134This month, Jenison High School played host to 46 teams from around the state! Throughout the competition the students must work within their alliances and compete against another alliance on a 12′ by 12′ field play in a two minute match, trying to attain a higher score than the opposing alliance. Their goal is to move balls from the playing field surface into a low goal [for 1 point each ball] or a high goal net [for 5 points each].

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“The most important attributes for a student needs to excel in this robotics program is a willingness to learn and to be part of a team. This program is exciting because we see all types of students enjoying and excelling in these robotics programs… from the “mathlete”, to the athlete. We’ve even had parent of students that have ADHD, excited to tell us their student loves the hands-on learning found in our robotics program.” 


In addition to learning valuable engineering skills, students gain life skills such as teamwork, perseverance, communication, collaboration, project management, and critical thinking. The VEX Robotics Competition prepares students to become future innovators with 95% of participants reporting an increased interest in STEM subject areas and pursuing STEM-related careers.

Congratulations to the Jenison Robotics teams as well as all of the competing teams at this month’s tournament! It is thrilling to see our STEM subjects show real life application with passionate students!

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Jenison Homecoming 2015

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The chilly wind didn’t stop Jenison fans from coming out in droves to celebrate Homecoming this year! With the theme of Board Games as their guide, each class created a special float and waved to the adoring crowd on the parade route.  Many High School clubs, teams and organizations were represented including the soccer team, cheerleaders, dance team, swim and water polo teams, volleyball team and even the equestrian team! Junior High Vice Principal and Float Judge, Heather Breen says “The kids did a great job [on the floats].  They demonstrate outstanding school spirit and creativity.”  Fellow judge and Junior High teacher, Kevin Fales agrees, adding that the students should be proud of their hard work.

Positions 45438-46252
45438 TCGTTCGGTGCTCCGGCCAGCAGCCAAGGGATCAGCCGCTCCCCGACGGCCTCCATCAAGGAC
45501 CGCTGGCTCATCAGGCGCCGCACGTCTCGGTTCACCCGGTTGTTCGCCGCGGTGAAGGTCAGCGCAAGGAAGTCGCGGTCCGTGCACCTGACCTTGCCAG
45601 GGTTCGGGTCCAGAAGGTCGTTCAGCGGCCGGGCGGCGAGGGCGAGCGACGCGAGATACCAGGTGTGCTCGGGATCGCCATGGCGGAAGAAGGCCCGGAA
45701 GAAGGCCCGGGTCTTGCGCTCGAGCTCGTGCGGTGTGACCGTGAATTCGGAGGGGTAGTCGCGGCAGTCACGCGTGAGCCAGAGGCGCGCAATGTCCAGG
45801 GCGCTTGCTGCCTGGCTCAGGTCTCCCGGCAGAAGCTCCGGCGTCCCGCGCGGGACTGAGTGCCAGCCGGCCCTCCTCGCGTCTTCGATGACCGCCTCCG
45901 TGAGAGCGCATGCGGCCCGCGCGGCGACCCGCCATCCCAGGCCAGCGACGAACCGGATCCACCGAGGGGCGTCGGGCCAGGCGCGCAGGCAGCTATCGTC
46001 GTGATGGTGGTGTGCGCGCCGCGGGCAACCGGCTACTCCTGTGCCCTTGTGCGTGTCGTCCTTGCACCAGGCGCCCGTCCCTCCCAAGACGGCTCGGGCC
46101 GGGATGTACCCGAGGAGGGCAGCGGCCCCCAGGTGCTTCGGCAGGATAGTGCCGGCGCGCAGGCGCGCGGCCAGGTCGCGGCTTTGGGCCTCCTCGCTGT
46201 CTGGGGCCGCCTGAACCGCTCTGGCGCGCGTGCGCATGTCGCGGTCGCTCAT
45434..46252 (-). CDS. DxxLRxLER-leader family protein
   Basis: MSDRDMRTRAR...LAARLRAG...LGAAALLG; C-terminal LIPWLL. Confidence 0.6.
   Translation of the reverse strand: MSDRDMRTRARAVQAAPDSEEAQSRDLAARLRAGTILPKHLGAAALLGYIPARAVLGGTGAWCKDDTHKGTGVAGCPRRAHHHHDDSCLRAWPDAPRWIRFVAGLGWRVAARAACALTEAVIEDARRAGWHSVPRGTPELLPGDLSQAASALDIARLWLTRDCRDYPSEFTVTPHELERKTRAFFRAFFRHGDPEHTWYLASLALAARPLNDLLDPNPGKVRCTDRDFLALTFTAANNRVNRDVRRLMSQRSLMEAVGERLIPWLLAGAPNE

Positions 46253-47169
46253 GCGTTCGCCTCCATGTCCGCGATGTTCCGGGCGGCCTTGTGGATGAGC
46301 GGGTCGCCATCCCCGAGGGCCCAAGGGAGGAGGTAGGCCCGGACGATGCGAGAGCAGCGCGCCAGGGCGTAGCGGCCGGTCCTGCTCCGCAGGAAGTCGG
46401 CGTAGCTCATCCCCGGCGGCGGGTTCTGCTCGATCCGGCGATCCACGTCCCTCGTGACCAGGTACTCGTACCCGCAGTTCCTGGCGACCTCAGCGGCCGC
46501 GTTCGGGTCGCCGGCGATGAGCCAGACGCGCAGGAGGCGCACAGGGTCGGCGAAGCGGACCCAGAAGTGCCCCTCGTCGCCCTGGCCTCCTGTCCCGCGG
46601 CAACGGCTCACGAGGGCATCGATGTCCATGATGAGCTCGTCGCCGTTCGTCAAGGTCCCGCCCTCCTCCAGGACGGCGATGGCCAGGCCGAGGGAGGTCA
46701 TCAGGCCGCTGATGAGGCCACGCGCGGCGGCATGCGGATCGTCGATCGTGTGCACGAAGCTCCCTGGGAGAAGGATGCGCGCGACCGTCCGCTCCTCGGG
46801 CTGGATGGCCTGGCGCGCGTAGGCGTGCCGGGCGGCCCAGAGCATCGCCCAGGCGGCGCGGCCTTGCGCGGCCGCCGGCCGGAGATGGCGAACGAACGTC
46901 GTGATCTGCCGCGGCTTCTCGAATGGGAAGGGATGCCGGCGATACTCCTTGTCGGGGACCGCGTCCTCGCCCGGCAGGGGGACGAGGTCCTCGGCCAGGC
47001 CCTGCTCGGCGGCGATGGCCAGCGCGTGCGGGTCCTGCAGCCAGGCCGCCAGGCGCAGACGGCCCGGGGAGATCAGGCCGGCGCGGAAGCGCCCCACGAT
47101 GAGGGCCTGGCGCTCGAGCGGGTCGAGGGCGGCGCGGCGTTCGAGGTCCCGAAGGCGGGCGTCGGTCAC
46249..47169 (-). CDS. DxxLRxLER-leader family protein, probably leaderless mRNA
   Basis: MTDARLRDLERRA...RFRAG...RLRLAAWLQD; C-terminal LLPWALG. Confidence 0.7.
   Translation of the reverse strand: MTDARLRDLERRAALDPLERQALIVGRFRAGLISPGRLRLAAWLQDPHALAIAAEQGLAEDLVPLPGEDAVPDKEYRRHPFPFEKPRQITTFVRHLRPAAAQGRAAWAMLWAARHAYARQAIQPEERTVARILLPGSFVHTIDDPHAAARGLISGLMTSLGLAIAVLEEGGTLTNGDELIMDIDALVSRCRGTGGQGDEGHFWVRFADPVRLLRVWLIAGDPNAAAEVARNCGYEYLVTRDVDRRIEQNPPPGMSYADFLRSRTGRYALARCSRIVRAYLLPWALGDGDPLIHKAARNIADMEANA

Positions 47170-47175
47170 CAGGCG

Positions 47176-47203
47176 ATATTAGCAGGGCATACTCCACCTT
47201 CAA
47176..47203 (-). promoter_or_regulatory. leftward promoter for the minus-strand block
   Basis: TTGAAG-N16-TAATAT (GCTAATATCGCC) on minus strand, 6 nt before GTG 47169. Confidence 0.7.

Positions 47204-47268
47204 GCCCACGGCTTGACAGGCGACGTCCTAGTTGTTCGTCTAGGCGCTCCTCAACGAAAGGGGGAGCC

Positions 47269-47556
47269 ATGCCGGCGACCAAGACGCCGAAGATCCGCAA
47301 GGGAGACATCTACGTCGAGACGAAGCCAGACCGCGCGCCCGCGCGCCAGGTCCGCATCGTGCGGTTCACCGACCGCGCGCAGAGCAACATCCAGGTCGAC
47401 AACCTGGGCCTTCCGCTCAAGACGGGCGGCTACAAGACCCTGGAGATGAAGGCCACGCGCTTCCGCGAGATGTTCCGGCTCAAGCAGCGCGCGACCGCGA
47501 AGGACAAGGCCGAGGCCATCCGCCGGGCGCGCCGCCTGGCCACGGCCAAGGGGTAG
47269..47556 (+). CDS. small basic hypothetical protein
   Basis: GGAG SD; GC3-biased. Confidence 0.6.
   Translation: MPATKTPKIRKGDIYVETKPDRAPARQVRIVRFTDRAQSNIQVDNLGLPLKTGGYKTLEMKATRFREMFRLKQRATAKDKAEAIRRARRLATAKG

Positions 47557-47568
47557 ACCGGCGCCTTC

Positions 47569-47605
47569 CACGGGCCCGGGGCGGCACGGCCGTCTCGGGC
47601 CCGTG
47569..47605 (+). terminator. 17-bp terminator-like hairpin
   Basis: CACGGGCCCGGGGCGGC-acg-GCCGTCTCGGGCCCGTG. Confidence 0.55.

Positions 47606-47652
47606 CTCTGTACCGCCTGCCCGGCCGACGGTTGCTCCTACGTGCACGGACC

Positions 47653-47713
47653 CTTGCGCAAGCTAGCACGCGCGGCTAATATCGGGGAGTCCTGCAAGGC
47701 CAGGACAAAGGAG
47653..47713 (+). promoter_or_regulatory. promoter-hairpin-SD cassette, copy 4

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Although the football team was coming off a stellar victory against the previously undefeated East Kentwood, they weren’t able to pull of a win on Homecoming against Forest Hills Central, falling 22 – 14. However, it was hard to be discouraged when Kate Veldink and Jacob Helm were announced as Homecoming King and Queen.  Fellow senior MIII5610 copy[and close friend of the Queen] says that her senior Homecoming is “really special” and she wants to be sure to cherish every moment.

Kalyn Brockman, a Jenison freshman is taking in Homecoming for the first time not being on the sidelines. She says she loves seeing the whole community come together and it’s a great chance to show our Jenison pride!

Thank you to all students and staff for your hard work leading up to Homecoming and throughout the weekend.  Your passion and commitment make the entire event memorable and special for our school! Thank you to the community members who come out to the parade and football game to support our students and families; we couldn’t do it without you!

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Jacob Helm + Kate Veldink receive their royal regalia!

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The seniors show off their float, “Operation”.

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The Junior Class float, “Candy Land”.

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Sophomore float, “Battleship”

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The freshman class float, “Monopoly”

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Jenison Officer, Matt Chatfield, takes the field!

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Congratulations on another amazing Homecoming celebration! Go Wildcats!